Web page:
DfT cuts biofuel carbon savings

The government has cut its targets for greenhouse gas savings from biofuels under the renewable transport fuel obligation (RTFO)

The Department for Transport made the announcement today in its response to a consultation on the RTFO’s carbon and sustainability reporting requirements.

Under the obligation, fuel suppliers have to blend a growing proportion of biodiesel or bioethanol into their fuel from April 2008, to reach 5% by 2010.

Last year, the government set voluntary targets for the level of greenhouse gas savings biofuels should achieve under the RTFO. These were 40% in 2008/09 rising to 60% in 2010/11.

However, the DfT today said the target for 2010/11 should be reduced to 50%. A higher target could not be met using “known sustainable feedstocks” for biofuels, it said. To meet a higher target, companies would have to use biofuels made from feedstocks like Malaysian palm oil. These are linked to the rainforest destruction and the draining of peatlands.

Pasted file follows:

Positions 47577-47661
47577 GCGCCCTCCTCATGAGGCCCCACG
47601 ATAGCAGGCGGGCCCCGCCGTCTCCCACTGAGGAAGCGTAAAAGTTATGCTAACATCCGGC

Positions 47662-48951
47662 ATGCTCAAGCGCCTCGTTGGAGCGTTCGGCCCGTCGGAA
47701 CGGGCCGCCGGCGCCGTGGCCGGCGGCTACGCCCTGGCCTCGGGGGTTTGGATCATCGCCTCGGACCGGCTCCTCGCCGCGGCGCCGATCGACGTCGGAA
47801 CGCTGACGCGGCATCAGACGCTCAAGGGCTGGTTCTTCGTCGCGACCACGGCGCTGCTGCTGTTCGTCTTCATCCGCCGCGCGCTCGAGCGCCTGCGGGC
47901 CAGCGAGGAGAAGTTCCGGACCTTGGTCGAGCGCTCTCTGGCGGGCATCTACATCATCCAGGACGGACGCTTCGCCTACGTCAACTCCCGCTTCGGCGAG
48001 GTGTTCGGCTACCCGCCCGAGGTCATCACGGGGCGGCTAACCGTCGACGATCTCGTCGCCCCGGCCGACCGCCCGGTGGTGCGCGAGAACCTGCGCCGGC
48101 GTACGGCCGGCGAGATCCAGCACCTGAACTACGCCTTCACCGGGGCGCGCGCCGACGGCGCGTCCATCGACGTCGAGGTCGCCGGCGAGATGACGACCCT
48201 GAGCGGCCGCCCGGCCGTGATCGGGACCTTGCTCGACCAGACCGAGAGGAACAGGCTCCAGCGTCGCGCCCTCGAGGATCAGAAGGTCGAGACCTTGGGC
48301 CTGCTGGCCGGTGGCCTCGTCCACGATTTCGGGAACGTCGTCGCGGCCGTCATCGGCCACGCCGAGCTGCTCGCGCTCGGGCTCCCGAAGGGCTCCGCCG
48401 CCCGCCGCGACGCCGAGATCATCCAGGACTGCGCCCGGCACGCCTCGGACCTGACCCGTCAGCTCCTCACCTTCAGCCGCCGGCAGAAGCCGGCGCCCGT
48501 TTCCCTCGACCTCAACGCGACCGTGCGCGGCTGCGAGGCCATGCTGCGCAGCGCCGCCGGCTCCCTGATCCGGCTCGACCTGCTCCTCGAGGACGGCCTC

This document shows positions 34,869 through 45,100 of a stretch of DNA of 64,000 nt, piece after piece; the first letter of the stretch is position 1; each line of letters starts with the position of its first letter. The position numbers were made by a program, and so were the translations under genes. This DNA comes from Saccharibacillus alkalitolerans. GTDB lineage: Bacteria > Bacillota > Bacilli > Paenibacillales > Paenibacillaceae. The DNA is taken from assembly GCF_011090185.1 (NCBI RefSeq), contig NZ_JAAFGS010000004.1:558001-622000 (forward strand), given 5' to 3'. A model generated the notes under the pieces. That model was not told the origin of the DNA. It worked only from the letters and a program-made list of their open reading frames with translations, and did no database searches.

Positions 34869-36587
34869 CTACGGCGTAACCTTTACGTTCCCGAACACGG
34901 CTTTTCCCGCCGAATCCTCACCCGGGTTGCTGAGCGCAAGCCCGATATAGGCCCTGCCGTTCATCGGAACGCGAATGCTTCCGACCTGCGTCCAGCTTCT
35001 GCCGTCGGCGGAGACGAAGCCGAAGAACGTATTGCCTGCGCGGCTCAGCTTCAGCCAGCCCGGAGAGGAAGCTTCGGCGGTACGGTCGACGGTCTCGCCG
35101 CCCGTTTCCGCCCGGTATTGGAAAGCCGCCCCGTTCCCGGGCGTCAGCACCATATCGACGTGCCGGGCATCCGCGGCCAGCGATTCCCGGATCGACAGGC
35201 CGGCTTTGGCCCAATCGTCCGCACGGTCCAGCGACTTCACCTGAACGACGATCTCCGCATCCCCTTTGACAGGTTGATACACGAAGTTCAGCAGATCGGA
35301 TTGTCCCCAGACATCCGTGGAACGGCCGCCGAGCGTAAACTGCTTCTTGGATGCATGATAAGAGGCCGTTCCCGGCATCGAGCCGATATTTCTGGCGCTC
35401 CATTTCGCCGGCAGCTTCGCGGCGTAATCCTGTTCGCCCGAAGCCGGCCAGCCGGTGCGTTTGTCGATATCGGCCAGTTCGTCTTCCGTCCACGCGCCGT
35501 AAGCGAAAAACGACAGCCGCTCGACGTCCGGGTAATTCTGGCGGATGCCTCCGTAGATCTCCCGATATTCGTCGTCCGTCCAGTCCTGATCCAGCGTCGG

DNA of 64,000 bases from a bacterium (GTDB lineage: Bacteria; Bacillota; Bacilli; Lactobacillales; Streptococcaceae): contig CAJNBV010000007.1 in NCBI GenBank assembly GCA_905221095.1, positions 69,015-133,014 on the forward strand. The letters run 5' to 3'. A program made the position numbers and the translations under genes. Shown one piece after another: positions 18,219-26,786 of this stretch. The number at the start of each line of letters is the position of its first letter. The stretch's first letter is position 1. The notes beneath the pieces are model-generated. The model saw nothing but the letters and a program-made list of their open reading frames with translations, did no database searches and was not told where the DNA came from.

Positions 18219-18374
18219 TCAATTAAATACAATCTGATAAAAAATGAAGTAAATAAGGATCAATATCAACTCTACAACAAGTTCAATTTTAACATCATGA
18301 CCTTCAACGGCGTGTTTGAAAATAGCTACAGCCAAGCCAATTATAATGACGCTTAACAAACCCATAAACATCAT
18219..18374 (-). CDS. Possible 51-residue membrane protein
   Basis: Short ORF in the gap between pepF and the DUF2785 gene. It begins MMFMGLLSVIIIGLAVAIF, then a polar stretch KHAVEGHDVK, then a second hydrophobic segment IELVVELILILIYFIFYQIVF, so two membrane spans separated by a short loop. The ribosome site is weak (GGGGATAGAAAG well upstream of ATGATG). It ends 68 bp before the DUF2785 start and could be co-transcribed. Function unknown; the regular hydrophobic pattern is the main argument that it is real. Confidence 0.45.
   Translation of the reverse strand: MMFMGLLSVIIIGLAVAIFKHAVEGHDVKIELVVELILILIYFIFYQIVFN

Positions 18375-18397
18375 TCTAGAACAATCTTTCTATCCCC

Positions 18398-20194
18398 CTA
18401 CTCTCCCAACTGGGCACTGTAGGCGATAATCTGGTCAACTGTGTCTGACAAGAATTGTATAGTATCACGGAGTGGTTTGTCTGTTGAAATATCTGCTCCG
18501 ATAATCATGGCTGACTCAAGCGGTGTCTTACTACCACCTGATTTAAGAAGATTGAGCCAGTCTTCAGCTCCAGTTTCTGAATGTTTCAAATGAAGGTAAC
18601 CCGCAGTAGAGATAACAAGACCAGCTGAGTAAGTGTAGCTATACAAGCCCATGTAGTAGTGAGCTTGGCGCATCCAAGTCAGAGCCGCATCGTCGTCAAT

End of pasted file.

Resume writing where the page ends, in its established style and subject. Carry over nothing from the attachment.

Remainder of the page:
Reducing the 60% target means the possible carbon savings from the RTFO have dropped yet again – and may be as little as half those originally envisaged.

The scheme was estimated to save 1 million tonnes of carbon a year by 2010 when first proposed. Last year, this was downgraded to between 700,000 and 800,000 tonnes to take account of the effect of biofuels on the fuel efficiency of cars.

However, if only a 50% saving is achieved, this decreases even further to between 580,000 and 660,0000 tonnes of carbon a year. The DfT does not mention this in its response.

No significant changes have been made to the reporting requirements themselves.

The Renewable Fuels Agency, the body set up to run the RTFO, will publish the final reporting requirements shortly.

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